Nominator: Gandalfs apprentice
2006 Award Category: Times: Late Third Age: Fixed-Length Ficlet - First Place
Story Type: Fixed-Length Ficlet ✧ Length: Other Fixed-Length Ficlet
Rating: G ✧ Reason for Rating: n/a
Summary: Double drabble. Everyone has one of those days. Gandalf and Aragorn end a long day on the hunt for Gollum.
Reviewed by: dkpalaska ✧ Score: 8
I really like this glimpse into the relationship between Gandalf and Aragorn. The quotes at the end highlight something very important for me: That having an inherent sense of joy is a necessary part of enduring long toils, and even being able to make right choices. Otherwise, it is too easy for hardships to push one into despair and hopelessness. Gandalf, once Olorin, would surely have an intimate understanding of the healing properties of laughter. I took the title as a reflection of its "magical power" of providing relief, and that Gandalf (as the one who begins laughing first) has access to "wizardry" beyond his more obvious wizard's powers. I also think that it says something important about their respective qualities as leaders in Middle-earth, that they can laugh at themselves in the midst of failure, and see the absurdity of the situation they are in. That they are able to do this together cements my impression of how deep and supportive their friendship was. Dwimordene has fit much into a very well-crafted double-drabble!
Reviewed by: Gandalfs apprentice ✧ Score: 6
Of course, I can't possibly be objective about this piece, since it was so graciously written for my birthday. But why be objective? It's simply splendid! A word-perfect portrait of both men (for Gandalf is in man's form, after all, and feels the same aches and pains) at a particularly excruciating moment in their toils. And breaking into laughter is so characteristic of them both, as is shown by the two lovely quotations that the author has included as footnotes. Reading between the lines, one might think that Gollum knew they were on his trail by this point. It's not clear from the way Tolkien tells the story whether in fact he was locked up in Sauron's dungeons all those years they searched to no avail. Thanks again, Dwim!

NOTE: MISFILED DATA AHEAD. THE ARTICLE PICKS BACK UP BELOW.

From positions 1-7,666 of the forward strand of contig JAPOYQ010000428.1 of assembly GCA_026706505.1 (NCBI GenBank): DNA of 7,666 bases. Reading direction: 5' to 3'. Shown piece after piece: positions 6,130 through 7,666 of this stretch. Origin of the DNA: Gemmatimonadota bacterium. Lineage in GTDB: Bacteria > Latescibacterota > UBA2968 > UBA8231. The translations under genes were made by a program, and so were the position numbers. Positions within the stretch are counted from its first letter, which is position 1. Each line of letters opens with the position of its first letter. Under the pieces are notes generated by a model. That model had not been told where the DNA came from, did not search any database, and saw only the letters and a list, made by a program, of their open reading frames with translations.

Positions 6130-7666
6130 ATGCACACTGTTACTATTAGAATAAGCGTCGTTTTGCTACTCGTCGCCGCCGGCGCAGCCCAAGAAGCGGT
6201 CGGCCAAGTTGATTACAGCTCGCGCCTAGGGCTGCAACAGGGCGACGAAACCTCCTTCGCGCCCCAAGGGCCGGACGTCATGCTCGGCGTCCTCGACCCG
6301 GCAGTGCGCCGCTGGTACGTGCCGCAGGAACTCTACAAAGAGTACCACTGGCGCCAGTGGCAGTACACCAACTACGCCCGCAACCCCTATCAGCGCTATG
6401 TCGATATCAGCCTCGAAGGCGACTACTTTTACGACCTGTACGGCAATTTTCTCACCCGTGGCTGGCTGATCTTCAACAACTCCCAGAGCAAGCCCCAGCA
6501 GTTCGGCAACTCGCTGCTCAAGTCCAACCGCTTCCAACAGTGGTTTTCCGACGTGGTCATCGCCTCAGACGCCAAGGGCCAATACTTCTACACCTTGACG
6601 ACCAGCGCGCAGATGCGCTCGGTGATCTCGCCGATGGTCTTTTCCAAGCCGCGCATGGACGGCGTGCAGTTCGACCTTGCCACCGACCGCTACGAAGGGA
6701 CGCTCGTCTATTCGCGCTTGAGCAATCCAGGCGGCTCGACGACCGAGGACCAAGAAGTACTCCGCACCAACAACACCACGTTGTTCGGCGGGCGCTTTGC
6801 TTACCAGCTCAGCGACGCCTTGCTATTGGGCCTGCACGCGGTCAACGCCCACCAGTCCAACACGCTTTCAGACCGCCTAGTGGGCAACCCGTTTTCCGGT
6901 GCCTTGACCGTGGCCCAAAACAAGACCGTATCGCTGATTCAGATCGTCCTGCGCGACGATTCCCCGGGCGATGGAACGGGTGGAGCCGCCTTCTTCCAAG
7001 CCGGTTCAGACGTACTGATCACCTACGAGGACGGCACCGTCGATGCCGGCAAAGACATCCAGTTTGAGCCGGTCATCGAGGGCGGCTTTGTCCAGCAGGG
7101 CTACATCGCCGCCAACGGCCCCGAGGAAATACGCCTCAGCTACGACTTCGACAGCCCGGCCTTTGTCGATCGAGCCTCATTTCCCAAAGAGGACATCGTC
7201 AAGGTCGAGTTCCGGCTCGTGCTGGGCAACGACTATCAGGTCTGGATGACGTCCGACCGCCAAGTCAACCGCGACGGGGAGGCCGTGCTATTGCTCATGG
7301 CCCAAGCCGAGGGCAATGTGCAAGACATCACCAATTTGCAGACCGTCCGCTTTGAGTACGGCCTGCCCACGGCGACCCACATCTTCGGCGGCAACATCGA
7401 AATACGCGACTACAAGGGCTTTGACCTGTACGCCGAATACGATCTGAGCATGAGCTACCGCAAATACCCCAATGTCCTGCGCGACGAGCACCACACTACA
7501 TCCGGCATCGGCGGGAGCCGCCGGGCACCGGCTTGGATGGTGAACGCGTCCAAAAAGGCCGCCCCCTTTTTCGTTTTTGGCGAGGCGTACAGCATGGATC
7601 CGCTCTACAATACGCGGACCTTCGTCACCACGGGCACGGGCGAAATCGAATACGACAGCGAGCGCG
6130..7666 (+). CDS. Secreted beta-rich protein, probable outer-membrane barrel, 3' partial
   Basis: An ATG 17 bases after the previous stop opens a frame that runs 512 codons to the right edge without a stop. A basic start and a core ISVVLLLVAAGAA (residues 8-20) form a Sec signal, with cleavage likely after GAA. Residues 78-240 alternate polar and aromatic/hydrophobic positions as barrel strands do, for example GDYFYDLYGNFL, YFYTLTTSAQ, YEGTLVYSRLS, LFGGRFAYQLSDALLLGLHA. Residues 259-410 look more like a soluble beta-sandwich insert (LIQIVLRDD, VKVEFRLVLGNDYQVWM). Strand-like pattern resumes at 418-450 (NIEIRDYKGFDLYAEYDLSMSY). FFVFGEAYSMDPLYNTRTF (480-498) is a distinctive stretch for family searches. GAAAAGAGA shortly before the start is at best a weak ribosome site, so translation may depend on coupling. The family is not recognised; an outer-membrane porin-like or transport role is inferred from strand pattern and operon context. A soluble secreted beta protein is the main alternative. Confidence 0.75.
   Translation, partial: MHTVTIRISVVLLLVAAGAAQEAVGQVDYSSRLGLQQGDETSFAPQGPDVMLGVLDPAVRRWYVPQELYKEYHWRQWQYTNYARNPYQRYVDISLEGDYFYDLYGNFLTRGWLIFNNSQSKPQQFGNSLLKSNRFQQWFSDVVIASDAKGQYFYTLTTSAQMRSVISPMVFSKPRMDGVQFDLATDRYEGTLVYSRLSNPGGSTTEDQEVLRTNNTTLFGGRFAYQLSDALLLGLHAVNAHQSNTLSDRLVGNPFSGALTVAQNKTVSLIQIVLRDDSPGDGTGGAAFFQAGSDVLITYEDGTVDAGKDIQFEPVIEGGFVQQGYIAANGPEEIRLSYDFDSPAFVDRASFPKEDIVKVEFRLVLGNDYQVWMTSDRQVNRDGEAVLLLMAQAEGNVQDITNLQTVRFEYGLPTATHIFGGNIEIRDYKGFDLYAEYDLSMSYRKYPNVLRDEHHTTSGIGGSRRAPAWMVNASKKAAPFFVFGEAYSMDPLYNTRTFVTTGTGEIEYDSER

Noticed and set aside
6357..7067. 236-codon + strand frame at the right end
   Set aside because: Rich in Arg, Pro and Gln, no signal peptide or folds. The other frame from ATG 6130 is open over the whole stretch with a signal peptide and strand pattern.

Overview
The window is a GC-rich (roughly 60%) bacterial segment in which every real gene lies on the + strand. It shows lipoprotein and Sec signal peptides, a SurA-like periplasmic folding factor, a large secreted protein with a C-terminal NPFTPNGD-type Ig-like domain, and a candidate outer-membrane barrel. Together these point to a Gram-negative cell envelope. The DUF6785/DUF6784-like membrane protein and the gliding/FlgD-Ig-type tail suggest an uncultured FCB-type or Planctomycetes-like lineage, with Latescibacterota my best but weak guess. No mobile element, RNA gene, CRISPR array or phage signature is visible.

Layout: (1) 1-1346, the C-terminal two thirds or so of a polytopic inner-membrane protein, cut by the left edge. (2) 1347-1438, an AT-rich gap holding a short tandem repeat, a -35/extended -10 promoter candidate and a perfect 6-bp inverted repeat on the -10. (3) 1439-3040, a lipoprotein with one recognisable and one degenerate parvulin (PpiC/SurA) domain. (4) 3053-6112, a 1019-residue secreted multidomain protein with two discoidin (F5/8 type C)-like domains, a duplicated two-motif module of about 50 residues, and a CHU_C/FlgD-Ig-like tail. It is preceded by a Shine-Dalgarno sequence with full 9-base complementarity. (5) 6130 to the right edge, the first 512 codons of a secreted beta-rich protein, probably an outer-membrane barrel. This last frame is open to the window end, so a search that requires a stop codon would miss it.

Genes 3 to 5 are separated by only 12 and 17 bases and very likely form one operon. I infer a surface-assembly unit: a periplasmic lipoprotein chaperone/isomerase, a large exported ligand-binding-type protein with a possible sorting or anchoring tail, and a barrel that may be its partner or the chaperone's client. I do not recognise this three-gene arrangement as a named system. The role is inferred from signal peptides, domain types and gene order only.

Reviewed by: Rhapsody ✧ Score: 5
This is such a wonderful short piece. It is cleverly constructed, making good use of Tolkiens characters. The first [Well] is the opening punch for a moment mixed with frustration, humour, and relief. After both took a moment of rest and let humour lift their spirits, which I could so imagine how they sat there, twinkles in their eyes and a lingering smile bursting in into a full laugh. In that sense, the author did a great job in picturing that moment! The last [Well] heralds the moment of decision and action and I cannot help to think I would love to read what will follow next. A delightful piece Dwimordene! Thanks for sharing.
Reviewed by: Raksha the Demon ✧ Score: 4
A fascinating peek into a day in the life of MIddle-earth's most dogged and determined hunters. Unfortunately, the Grey Pilgrim and Isildur's Heir are stymied by scrawny little Gollum - the irony is deftly sketched, and attention is well-paid to Gandalf and Aragorn's shared sense of humor. The ficlet's beginning and ending with the same word is a very nice touch.